Britain's Prime Minister Boris Johnson talks to a stall holder onboard a converted London bus selling cocktails, during his visit to a UK Food and Drinks market set up in Downing Street, central London on November 30, 2021. (Photo by JUSTIN TALLIS / various sources / AFP)

Boris Johnson is the first British leader on record to have broken the law. Scotland Yard had come to believe in early 2022 that Johnson had breached COVID-19 restrictions at private parties while his country was in lockdown. However, the fact that he said he tried cocaine and cannabis as a student did not get him in trouble with the law.

Those who have followed Johnson’s career are hardly surprised by these and the many other scandals of the past months and years. But only now could they actually become his political downfall.

This week, the heads of finance and health, several secretaries of state and the Attorney General for England and Wales resigned in a wave because they no longer agreed with the Tory Prime Minister’s leadership.

There have been a number of resignations in his cabinet, but the current number is unprecedented. It might have been one misstep too many for Johnson this time. A look back at his recent scandals.

Boris Johnson wanted to send the British House of Commons on vacation for the period from September 10 to October 14, 2019 – and thus significantly longer than usual.

This extraordinary decision was criticized as a tactical maneuver to prevent Brexit-critical MPs from launching counter-offensives against Johnson’s exit policy.

In September 2019, the UK Supreme Court ruled that the extended leave of absence was unlawful, void and ineffective – a court could hardly say more clearly that government action was not in line with constitutional practice.

In the autumn of 2021, Tory MP Owen Paterson will be accused by the House of Commons Oversight Committee of not declaring high-paying part-time jobs and using his MP’s office for business meetings.

In doing so, Paterson broke parliament’s lobbying rules and, according to the committee’s proposal, should be suspended for 30 days.

Boris Johnson has now tried to prevent Paterson from being expelled by changing the rules for investigating such cases. Under pressure from the public, Johnson eventually reversed the decision.

On several occasions, Boris Johnson has been conspicuous for not having reported income in accordance with UK parliamentary standards: income from the rental of his flat was not properly reported, nor were royalties from a book publication.

In December 2021, the Electoral Commission published the results of an inquiry into the use of donations to the Conservative Tory party.

According to this, Boris Johnson’s wife Carrie Johnson commissioned an expensive renovation of the private living quarters at 10 Downing Street, but the work was paid for with undeclared donations to the party. A fine of the equivalent of 20,000 euros was imposed on the Tories.

In this context, however, one allegation relates directly to Boris Johnson himself: a large part of the renovation is said to have been paid for with a donation from Lord Brownlow of Shurlock Row and in return Johnson may have promised the wealthy lord to promote a cultural project – which at least has been published Whatsapp messages from November 2020 near.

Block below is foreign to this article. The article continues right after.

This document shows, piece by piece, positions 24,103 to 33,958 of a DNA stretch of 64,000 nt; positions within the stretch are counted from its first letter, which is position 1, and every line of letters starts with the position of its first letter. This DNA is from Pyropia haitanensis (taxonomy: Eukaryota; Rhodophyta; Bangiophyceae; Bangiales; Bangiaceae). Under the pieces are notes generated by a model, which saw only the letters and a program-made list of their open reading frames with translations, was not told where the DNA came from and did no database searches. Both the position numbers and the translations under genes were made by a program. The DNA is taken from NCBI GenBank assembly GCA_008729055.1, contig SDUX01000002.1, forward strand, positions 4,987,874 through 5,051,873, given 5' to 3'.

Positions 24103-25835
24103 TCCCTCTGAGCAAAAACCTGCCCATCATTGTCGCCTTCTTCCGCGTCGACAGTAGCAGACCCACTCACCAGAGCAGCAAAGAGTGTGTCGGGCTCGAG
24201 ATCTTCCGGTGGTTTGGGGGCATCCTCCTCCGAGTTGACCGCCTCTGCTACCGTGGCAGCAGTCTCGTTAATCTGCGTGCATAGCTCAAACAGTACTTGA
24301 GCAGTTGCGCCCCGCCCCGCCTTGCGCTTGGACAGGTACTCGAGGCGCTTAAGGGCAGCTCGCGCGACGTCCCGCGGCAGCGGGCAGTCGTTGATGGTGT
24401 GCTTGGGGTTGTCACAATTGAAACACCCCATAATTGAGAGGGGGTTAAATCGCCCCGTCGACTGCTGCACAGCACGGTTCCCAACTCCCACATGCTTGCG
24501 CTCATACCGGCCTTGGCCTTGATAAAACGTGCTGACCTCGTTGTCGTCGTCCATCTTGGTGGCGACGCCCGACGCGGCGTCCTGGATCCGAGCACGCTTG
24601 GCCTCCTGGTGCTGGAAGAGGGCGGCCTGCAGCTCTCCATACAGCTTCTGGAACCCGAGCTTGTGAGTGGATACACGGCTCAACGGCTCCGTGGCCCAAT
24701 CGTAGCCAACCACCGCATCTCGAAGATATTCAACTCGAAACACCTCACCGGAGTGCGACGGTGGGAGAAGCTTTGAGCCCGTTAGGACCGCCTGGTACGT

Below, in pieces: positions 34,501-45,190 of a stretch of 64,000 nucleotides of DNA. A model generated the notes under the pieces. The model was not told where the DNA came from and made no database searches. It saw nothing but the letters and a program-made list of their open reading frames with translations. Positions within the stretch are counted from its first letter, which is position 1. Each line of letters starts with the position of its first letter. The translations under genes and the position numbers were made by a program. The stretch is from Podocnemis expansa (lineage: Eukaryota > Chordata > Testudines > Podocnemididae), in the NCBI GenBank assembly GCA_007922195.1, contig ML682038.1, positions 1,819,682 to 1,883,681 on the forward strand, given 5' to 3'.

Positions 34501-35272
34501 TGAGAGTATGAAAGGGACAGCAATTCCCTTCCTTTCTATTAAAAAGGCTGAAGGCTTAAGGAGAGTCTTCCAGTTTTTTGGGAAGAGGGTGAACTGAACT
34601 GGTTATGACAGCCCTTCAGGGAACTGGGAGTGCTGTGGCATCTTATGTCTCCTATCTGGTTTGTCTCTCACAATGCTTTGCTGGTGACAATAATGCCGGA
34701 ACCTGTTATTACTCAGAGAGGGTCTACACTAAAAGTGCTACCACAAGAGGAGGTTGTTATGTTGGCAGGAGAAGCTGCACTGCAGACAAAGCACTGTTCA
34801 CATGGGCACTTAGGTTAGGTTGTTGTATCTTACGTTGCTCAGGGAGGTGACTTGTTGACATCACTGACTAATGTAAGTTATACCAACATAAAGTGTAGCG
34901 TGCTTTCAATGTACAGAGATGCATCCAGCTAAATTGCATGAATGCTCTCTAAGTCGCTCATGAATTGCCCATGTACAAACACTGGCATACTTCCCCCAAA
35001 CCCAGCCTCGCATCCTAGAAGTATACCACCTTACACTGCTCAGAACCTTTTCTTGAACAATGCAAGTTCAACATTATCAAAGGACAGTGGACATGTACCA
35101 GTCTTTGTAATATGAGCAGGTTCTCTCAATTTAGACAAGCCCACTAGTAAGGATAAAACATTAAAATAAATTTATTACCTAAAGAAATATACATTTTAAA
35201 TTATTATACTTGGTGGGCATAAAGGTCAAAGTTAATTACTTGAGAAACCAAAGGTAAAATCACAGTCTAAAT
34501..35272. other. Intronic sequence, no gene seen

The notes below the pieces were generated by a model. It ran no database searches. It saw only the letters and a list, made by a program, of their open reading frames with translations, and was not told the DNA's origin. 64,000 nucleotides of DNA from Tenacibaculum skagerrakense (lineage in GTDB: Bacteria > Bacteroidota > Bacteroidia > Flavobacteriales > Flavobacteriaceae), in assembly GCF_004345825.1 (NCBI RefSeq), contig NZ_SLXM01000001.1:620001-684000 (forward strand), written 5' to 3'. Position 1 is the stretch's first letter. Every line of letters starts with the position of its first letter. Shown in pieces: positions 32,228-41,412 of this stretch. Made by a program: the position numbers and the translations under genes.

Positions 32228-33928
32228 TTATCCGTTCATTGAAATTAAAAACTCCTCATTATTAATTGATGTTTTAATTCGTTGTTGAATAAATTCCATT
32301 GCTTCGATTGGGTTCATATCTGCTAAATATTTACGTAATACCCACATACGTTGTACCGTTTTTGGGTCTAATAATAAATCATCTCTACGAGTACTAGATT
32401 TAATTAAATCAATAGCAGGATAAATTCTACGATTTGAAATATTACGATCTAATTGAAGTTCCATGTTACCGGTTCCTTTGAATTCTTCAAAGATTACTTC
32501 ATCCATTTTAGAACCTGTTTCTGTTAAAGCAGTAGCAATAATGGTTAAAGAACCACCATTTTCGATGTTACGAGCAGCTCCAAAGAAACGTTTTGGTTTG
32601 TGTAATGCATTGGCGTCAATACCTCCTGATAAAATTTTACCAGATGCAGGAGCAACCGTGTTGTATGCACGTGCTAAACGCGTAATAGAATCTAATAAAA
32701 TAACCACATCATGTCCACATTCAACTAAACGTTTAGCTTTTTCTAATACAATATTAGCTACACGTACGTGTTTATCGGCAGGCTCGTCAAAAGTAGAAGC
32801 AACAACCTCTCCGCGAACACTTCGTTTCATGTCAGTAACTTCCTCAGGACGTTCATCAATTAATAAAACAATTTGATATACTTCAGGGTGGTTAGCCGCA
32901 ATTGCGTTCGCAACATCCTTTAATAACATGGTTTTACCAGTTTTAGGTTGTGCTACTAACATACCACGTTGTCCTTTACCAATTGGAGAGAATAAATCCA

Also at the end of 2021, details of several meetings and garden parties that Conservative party members and political associates of Boris Johnson had attended became public – while the life of the British population was massively restricted to prevent the spread of the corona virus.

The picture was devastating: politicians do not follow the rules, which actually apply to everyone. Boris Johnson apologized to the House of Commons on January 12, 2022 for a May 2020 garden party he attended. At first, however, it was said that the meeting was a working meeting – until the Guardian revealed a photo of the meeting, which clearly gives the impression of a party with wine.

Johnson’s new defense: No one warned him the meeting was against the rules. This was contradicted by his former advisor Dominic Cummings, who did warn Johnson.

Also in January 2022, it was announced that Johnson had thrown his own birthday party at the seat of government. Scotland Yard intervened. The prime minister received a police warrant and paid the fine for violating COVID-19 restrictions at private celebrations, police said.

An official inquiry from May 2022 concluded that between May 2020 and April 2021 several of the meetings criticized took place at No 10 Downing Street and the Cabinet Office in violation of the applicable corona restrictions.

On June 6, 2022, the Tories held a vote of no confidence in Boris Johnson. The reason for this was the recent scandals. The prime minister, who would have lost his positions as party leader and head of government in the event of a defeat, narrowly survived the vote of no confidence with 211 MPs to 148 votes.

Boris Johnson made Chris Pincher Deputy Parliamentary Secretary on February 8, 2022, but Pincher resigned at the end of last week. It had previously become known that he is said to have sexually molested two men. Pincher denies abuse. Johnson initially said he had no knowledge of any allegations against Pincher at the time of Pincher’s appeal.

The government has since acknowledged that even before Pincher’s appointment, Johnson was well aware of past misconduct. At the time of Pincher’s resignation, however, he was initially unable to remember it and now regrets having appointed Pincher at all.

The Pincher affair led to a series of resignations in the Johnson administration. The most prominent politicians who have publicly voiced their distrust of Johnson as of Wednesday are Chancellor of the Exchequer Rishi Sunak and Minister of Health Sajid Javid.